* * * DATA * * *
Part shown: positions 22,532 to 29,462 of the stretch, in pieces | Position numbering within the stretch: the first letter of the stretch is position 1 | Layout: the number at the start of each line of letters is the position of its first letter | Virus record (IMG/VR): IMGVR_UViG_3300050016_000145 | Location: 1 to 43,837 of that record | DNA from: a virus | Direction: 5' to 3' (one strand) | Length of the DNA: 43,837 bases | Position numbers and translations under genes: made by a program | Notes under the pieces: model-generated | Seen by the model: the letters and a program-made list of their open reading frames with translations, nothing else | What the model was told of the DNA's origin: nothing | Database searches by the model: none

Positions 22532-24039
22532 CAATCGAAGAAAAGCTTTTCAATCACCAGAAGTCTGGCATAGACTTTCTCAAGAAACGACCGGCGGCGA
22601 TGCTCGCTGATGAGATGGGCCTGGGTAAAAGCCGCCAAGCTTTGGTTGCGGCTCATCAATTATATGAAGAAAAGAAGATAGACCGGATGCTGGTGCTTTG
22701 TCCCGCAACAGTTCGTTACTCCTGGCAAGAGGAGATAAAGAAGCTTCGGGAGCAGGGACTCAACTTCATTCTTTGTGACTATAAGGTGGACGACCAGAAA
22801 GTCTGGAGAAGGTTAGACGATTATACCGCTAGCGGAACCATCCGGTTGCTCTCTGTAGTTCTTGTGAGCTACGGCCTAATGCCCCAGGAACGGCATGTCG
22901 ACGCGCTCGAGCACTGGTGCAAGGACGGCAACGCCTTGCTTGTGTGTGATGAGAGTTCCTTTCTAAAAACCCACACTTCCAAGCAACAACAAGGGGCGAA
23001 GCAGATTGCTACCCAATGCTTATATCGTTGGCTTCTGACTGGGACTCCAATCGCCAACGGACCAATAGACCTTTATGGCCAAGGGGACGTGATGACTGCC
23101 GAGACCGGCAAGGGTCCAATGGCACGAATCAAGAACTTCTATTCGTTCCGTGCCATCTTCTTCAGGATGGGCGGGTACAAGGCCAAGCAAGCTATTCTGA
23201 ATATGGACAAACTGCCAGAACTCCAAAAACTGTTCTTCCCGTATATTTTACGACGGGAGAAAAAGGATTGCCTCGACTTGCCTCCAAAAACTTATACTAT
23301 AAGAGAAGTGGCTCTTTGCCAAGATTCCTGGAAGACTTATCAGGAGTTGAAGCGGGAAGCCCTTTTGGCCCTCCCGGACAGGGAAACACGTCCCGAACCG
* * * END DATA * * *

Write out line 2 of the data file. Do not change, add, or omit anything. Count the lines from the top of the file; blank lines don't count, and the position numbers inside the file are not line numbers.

Positions 22532-24039